Bombs in Iraq hit minibus, protesters, killing 6

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Iraqis inspect the aftermath of a car bomb attack at Baghdad's mostly Shiite neighborhood of Husseiniyah, Iraq, Tuesday, June 25, 2013. A series of evening bombings on near markets in and around Baghdad and other blasts north of the capital killed tens of people and wounded dozens of others Monday in the latest eruption of bloodshed to rock Iraq. (AP Photo/ Khalid Mohammed)

BAGHDAD (AP) — Bomb blasts on Tuesday struck a minibus carrying Shiite pilgrims to the holy city of Karbala and a gathering of demonstrators in an ethnically disputed northern city, killing at least six and wounding dozens in the latest in a wave of attacks roiling Iraq.

Iraq is weathering its deadliest outburst of violence since 2008, with more than 2,000 people killed since the start of April. The bloodshed appears to be largely the work of resurgent Sunni militants such as al-Qaida that are feeding off Sunni discontent with the Shiite-led government.

The bus bombed Tuesday was struck about 55 kilometers (35 miles) south of Baghdad while it was traveling between the towns of Musayyib and Iskandariyah, according to police and hospital officials who provided the casualty details.

Tens of thousands of Shiites are massing in the holy city of Karbala, 80 kilometers (50 miles) south of Baghdad, for the annual festival of Shabaniyah marking the anniversary of the birth of the ninth-century Shiite leader known as the Hidden Imam.

The day's other deadly attack happened when at least one suicide bomber blew himself up near a group of Turkomen demonstrators protesting near tents set up for mourners in the city of Tuz Khormato, according to Ali Abdul-Rahman, a spokesman for the Salahuddin provincial governor.

Abdul-Rahman said there multiple casualties, but that he was able to confirm the deaths of three local politicians. He said the protesters were demanding tighter security for the community following a deadly car bomb attack Sunday. They were protesting near a tent set up to receive mourners remembering that attack.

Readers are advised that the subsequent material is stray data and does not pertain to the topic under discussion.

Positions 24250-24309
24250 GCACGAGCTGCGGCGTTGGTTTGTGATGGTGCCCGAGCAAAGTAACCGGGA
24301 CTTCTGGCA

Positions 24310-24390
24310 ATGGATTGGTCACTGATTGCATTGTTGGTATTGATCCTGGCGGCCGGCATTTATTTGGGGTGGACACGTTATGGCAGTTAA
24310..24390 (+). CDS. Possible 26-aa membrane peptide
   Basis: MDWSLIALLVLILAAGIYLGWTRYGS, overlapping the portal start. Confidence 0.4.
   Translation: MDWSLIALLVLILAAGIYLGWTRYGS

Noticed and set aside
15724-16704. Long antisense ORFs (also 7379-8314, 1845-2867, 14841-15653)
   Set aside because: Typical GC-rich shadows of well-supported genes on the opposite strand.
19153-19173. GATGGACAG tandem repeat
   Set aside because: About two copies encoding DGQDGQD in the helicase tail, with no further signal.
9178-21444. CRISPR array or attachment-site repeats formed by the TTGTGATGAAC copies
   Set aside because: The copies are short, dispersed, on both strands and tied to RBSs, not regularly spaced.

Tuz Khormato sits in a band of territory contested by Arabs, Kurds and Turkomen about 200 kilometers (130 miles) north of Baghdad.

Earlier on Tuesday, gunmen in a speeding car fired on a church in Baghdad's southeastern al-Amin neighborhood, wounding three guards, police officers and a health official said.

The officials provided details of the attacks on condition of anonymity because they were not authorized to release the information to journalists.

Tuesday's attacks happened as Iraqis were still cleaning up from a wave of evening bombings that targeted markets in and around Baghdad. Those attacks, which mainly struck Shiite or religiously mixed areas, and other blasts north of the capital Monday killed at least 42 people and wounded dozens of others.

The United States and Britain each condemned the previous day's bombings in statements Tuesday, with the U.S. Embassy calling attacks during the Shiite festival of Shabaniyah "particularly reprehensible."

"We call upon the leaders and people of Iraq to work together to combat terrorism and we are committed to assisting in these efforts to bring the attackers to justice," the U.S. Embassy said.

There has been no immediate claim of responsibility for the latest attacks. But al-Qaida's Iraq branch, which has been gaining strength in recent months, frequently targets Shiites, security forces and civil servants in an effort to undermine the Shiite-led government in Baghdad.


Associated Press writers Adam Schreck and Sinan Salaheddin contributed reporting.